The first outbreak of COVID-19, the disease caused by the CCP virus, occurred in the central Chinese city of Wuhan.
Since January, Thailand, Japan, South Korea, France, the United States, Canada, and other countries around the world have reported that their first COVID-19 patients had a travel history of visiting China.
At the time of writing, more than 63.48 million people have contracted the disease outside mainland China, with more than 1.47 million deaths, according to statistics compiled by Johns Hopkins University.
But by Nov. 29, after several media outlets reported on its findings, the study was removed from the SSRN website without explanation.
Global Times also quoted Zeng Guang, chief epidemiologist of the Chinese Center for Disease Control and Prevention (CDC), who claimed: “Wuhan is the place where the first infection cases were formally recorded, but it does not prove that the coronavirus originated from Wuhan.”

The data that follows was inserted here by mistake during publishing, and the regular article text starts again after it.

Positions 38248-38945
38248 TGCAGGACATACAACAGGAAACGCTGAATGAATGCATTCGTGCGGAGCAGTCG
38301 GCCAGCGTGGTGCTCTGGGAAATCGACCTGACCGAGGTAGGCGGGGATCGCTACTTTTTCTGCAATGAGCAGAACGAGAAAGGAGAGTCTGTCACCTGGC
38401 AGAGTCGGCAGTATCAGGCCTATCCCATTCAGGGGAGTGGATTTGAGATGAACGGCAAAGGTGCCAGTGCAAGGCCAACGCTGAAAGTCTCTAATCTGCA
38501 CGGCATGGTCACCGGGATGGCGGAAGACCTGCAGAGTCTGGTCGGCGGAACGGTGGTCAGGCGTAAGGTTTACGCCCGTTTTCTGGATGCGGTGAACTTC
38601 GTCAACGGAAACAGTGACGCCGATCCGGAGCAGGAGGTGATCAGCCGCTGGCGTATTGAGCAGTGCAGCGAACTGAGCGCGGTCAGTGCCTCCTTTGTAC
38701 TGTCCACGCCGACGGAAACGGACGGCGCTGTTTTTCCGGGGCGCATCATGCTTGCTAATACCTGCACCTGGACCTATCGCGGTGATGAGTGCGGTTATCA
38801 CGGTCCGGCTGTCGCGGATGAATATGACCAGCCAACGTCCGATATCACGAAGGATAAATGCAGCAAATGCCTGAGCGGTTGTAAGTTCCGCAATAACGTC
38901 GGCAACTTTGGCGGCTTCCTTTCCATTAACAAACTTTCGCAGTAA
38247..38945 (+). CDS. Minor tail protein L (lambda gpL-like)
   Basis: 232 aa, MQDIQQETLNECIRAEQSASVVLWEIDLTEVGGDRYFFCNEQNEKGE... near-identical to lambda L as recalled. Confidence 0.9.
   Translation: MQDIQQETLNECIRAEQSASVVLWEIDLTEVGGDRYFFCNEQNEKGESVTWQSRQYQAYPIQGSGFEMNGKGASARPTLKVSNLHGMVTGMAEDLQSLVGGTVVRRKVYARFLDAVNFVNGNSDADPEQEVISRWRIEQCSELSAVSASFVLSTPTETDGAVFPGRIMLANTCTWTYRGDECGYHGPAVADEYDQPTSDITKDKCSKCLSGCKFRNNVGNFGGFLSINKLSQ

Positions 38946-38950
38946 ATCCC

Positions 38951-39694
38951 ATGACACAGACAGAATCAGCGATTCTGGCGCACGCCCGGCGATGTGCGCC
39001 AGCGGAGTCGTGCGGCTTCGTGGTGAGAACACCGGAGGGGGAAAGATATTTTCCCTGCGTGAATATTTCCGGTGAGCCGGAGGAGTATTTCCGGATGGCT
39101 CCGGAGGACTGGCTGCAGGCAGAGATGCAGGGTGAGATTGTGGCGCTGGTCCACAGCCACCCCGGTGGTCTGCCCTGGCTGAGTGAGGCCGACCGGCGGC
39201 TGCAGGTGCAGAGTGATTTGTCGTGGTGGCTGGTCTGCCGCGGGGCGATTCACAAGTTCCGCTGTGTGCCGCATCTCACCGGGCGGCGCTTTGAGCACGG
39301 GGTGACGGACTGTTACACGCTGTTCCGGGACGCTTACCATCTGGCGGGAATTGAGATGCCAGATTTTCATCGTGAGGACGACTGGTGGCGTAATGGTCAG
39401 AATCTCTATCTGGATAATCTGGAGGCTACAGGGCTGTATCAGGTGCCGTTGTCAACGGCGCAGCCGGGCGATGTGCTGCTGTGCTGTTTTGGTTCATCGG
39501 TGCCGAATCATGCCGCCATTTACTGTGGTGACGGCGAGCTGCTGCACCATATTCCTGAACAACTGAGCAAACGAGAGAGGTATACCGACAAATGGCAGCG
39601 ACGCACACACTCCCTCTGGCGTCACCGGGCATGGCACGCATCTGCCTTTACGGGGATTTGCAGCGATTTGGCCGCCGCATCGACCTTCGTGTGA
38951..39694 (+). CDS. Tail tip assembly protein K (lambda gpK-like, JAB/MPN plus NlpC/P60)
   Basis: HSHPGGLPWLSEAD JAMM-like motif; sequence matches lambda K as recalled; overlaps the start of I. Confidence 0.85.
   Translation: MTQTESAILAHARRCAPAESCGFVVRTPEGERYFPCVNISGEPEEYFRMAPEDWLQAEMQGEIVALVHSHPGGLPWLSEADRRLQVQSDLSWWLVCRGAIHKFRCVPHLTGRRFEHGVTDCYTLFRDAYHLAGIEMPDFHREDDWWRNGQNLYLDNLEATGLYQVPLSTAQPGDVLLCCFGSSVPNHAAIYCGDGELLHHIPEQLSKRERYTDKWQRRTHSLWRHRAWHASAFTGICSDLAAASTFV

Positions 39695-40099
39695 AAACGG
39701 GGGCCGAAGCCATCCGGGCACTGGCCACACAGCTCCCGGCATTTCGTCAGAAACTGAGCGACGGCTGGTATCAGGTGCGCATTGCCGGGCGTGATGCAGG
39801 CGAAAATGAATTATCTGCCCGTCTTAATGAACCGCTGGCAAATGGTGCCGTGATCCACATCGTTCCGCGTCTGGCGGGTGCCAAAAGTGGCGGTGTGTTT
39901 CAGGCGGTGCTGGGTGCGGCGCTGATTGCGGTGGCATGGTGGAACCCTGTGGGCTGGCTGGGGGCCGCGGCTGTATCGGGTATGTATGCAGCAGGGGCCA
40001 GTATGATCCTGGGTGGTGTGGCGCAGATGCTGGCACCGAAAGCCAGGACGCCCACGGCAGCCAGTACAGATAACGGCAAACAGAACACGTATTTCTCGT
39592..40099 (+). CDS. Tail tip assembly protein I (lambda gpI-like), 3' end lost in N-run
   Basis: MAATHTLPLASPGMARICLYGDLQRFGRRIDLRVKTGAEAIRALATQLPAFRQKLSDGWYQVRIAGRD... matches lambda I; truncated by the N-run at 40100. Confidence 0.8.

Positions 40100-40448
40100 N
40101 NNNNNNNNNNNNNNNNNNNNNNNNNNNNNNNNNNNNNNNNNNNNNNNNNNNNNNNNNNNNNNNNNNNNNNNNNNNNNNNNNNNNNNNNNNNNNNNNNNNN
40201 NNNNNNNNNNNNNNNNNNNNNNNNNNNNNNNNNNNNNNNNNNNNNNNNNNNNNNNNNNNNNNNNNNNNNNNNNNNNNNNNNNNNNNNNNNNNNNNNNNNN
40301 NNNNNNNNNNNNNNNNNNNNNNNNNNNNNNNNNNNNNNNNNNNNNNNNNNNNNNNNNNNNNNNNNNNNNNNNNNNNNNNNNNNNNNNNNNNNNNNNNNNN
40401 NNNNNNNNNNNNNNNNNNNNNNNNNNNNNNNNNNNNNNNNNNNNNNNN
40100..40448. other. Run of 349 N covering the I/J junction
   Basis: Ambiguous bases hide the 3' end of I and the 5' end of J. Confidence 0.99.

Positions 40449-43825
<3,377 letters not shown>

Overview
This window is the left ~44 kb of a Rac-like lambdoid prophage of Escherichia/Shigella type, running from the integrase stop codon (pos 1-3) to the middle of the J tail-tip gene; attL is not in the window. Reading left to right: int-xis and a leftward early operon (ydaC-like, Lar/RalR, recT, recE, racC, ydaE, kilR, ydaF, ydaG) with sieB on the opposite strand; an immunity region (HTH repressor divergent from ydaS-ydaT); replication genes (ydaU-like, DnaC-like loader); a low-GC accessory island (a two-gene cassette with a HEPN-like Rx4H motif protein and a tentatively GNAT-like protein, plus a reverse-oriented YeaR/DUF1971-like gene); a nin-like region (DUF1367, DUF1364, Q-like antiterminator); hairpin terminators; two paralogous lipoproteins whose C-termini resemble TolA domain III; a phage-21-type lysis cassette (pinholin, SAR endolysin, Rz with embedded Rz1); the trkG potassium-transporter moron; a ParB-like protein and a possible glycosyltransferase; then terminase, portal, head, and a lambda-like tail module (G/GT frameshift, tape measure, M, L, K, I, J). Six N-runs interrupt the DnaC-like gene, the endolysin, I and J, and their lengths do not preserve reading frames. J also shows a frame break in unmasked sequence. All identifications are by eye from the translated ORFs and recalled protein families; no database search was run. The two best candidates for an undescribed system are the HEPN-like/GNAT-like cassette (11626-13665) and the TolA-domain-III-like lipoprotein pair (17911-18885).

The newspaper also cited Michael Ryan, executive director of the World Health Organization (WHO) health emergencies program, to suggest that the virus origin was elsewhere.
The publication noted that Ryan said during a Nov. 27 press conference the agency would carefully trace virus strains from France, Spain, and Italy.
Kekulé found that the virus strain in many COVID-19 patients around the world can be genetically traced to a variant that mutated and spread in northern Italy, but hasn't suggested that the virus originated from there.
Chinese authorities have since stepped up inspections of imported food products.